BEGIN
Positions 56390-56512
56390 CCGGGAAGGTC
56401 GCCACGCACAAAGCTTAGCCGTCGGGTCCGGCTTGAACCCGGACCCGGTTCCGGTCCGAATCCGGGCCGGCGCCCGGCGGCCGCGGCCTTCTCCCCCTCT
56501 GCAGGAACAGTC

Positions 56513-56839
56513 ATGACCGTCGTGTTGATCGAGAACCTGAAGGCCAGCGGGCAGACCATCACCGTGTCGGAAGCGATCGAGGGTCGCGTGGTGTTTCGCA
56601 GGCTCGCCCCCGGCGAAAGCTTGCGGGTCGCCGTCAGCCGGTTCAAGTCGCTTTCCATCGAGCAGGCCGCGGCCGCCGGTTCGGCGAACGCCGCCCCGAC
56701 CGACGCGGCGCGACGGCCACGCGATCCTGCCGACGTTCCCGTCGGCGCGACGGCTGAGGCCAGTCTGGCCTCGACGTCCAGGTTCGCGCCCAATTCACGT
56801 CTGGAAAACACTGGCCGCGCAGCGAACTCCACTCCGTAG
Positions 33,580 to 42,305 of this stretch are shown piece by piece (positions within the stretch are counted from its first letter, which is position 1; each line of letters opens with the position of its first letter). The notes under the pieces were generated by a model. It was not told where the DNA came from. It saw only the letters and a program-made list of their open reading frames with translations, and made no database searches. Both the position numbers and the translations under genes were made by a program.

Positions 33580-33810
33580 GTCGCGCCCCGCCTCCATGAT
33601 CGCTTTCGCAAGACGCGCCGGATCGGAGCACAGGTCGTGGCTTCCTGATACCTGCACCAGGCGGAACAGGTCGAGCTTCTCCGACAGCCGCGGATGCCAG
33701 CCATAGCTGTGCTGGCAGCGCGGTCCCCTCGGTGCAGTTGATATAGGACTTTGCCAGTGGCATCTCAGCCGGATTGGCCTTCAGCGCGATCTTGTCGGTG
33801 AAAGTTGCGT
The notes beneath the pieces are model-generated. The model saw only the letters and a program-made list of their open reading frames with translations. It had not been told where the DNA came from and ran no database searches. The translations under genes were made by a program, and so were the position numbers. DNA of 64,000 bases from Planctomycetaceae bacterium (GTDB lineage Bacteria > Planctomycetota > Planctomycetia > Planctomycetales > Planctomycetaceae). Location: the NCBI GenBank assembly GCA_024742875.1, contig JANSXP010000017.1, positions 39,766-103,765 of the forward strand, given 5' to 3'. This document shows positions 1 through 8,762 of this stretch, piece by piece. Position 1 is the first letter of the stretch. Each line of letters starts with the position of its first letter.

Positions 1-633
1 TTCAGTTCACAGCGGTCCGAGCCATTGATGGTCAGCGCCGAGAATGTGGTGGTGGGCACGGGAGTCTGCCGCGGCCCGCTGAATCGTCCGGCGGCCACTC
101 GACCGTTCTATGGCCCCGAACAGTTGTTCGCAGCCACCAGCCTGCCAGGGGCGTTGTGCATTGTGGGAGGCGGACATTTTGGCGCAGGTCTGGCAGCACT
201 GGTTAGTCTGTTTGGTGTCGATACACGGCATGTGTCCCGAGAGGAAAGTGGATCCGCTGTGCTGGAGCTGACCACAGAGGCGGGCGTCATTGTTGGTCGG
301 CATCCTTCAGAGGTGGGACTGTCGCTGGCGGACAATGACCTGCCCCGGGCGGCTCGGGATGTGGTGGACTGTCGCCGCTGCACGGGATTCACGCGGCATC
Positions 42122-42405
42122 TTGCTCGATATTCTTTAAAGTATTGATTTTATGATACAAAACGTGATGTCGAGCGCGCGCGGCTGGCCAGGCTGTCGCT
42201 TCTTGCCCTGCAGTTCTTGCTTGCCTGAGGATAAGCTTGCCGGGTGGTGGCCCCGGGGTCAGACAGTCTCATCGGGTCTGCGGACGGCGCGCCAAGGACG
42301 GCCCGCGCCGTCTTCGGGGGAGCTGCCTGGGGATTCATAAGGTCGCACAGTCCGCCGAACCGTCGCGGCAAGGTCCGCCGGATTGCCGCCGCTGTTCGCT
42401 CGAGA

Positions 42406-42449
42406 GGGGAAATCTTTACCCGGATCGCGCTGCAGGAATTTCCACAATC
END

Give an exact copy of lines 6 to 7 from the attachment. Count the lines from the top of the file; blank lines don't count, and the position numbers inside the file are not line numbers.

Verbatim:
56513 ATGACCGTCGTGTTGATCGAGAACCTGAAGGCCAGCGGGCAGACCATCACCGTGTCGGAAGCGATCGAGGGTCGCGTGGTGTTTCGCA
56601 GGCTCGCCCCCGGCGAAAGCTTGCGGGTCGCCGTCAGCCGGTTCAAGTCGCTTTCCATCGAGCAGGCCGCGGCCGCCGGTTCGGCGAACGCCGCCCCGAC